Solar Physics
14 Jun 2010



RAL Space has a long heritage of solar space mission involvement, mainly through the development and operation of spectroscopic instrumentation in the extreme-UV and X-ray wavelengths, but also in heliospheric imaging.

Image of the Sun

The Sun


​RAL Space's Solar Physics Group is a cornerstone of UK solar physics research, providing an established, world-leading research programme with observational and scientific leadership over a wide range of key areas.  The basic underpinning experimental expertise of the group is solar atomic spectroscopy, for the derivation of solar plasma diagnostics.

​We use observations of the solar atmosphere to determine the Sun’s plasma characteristics, study complex processes of energy release in big, violent flares and ubiquitous tiny nanoflares, and track huge mass eruptions all the way from the Sun's corona to beyond the Earth's orbit. Our aim is to understand and predict how the Sun works and affects the solar system and the Earth's environment.

Solar Physicists at RAL are currently involved in operating and exploiting the RAL-led Coronal Diagnostic Spectrometer (CDS) instrument aboard the biggest solar spacecraft, ​​The Solar & Heliospheric Observatory (SOHO)​, and the RAL Space-led Heliospheric Imagers aboard the NASA Solar Terrestrial Relations Observatory (STEREO​) mission. They are also involved in the operation of instruments aboard the Hinode and Coriolis spacecraft. In addition, we are involved in the NASA Solar Dynamics Observatory, launched in February 2010, and lead the UK contribution to the Spectral Investigation of the Coronal Environment (SPICE) spectrometer on the ESA Solar Orbiter mission, that launched in February 2020. In the past, we had involvement in sub-orbital rocket flights in collaboration with US colleagues, as well as roles in other prominent solar missions such as Solar Maximum Mission​ (SMM), Yohkoh and Transition Region and Coronal Explorer (TRACE).​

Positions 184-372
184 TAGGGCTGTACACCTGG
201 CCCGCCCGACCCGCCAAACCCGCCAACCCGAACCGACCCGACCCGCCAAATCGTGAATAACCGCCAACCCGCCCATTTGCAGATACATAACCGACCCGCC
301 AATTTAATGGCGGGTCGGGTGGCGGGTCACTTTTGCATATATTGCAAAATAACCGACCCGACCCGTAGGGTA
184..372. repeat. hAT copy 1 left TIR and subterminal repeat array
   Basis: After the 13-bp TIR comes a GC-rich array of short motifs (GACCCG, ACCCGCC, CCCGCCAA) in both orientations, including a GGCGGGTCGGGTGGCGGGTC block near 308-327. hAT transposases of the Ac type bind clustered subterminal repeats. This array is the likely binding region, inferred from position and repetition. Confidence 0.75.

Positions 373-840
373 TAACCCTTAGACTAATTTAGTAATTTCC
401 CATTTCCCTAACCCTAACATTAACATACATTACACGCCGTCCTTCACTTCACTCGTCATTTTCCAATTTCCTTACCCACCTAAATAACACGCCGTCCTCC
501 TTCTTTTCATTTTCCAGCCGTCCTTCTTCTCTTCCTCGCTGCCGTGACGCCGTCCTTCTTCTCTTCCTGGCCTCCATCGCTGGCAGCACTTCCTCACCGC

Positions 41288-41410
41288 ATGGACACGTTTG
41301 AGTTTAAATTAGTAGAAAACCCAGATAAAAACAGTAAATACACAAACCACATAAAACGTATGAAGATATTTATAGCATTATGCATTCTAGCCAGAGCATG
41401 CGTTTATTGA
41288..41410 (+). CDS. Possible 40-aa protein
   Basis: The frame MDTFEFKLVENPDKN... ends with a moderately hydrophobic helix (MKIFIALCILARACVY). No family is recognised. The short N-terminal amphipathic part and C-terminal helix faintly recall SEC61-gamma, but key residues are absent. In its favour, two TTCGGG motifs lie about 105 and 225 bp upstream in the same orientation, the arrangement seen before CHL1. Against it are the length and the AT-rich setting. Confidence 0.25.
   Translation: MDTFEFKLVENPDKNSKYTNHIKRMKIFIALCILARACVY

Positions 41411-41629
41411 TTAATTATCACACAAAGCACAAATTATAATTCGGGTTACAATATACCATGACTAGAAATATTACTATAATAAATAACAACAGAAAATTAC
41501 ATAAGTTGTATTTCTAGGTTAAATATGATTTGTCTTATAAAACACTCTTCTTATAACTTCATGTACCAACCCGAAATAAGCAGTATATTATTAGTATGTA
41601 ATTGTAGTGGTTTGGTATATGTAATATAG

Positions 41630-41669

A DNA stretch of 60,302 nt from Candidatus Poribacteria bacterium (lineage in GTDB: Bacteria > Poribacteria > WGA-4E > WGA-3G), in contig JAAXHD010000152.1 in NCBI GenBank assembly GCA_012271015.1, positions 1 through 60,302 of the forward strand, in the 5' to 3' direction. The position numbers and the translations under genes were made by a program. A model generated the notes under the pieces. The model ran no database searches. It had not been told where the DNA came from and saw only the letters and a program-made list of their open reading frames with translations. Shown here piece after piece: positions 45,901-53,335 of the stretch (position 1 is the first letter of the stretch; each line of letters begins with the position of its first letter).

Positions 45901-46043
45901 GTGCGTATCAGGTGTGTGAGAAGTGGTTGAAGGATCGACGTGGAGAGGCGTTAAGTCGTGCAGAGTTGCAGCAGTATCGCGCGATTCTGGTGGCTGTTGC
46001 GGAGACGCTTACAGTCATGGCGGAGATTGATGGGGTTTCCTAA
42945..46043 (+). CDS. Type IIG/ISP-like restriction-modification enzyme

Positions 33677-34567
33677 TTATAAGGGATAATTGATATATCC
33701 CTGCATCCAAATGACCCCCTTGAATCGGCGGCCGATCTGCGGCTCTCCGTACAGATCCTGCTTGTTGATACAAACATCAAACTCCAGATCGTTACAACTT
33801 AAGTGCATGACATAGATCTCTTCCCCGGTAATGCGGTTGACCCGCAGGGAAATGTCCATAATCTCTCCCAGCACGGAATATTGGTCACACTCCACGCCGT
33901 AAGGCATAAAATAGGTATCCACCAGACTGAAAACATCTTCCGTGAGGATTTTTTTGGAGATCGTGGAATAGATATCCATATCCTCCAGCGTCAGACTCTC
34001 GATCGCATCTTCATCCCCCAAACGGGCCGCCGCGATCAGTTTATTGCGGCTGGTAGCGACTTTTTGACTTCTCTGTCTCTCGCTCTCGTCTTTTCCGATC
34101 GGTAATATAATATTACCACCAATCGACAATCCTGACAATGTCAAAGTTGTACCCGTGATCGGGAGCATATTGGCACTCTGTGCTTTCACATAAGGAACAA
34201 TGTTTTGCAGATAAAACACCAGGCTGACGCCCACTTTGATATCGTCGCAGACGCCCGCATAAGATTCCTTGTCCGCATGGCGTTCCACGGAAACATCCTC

The group has a long heritage, including the NASA Solar Maximum Mission (1980-89) the CHASE Spacelab 2experiment (1985), the Japanese Yohkoh mission (1991-2001), and the NASA SOHO mission. The group has major hardware roles in the NASA STEREO and the Japanese Hinodemissions and studies are underway for a RAL-led instrument for the ESA Solar Orbiter. The Group was involved in the SDO mission; the first of NASA's Living with a Star Programme and also in some smaller projects such as the RESIK instrument aboard the Russian Coronas spacecraft and the NASA Space Electric Rocket Test (SERTS) and EUNIS​​ rocket experiments.

The bulk of the research effort over the last few years has been underpinned by observational work using the SOHO spacecraft and in particular the RAL Space-led Coronal Diagnostic Spectrometer (CDS) and more recently, the STEREO and Hinode observations. Specific research areas include studies of fundamental processes in the solar atmosphere, research into solar mass ejection processes and flares and plasma diagnostic techniques.

RAL Space Solar Physics projects:

For more information please contact: RAL Space Enquiries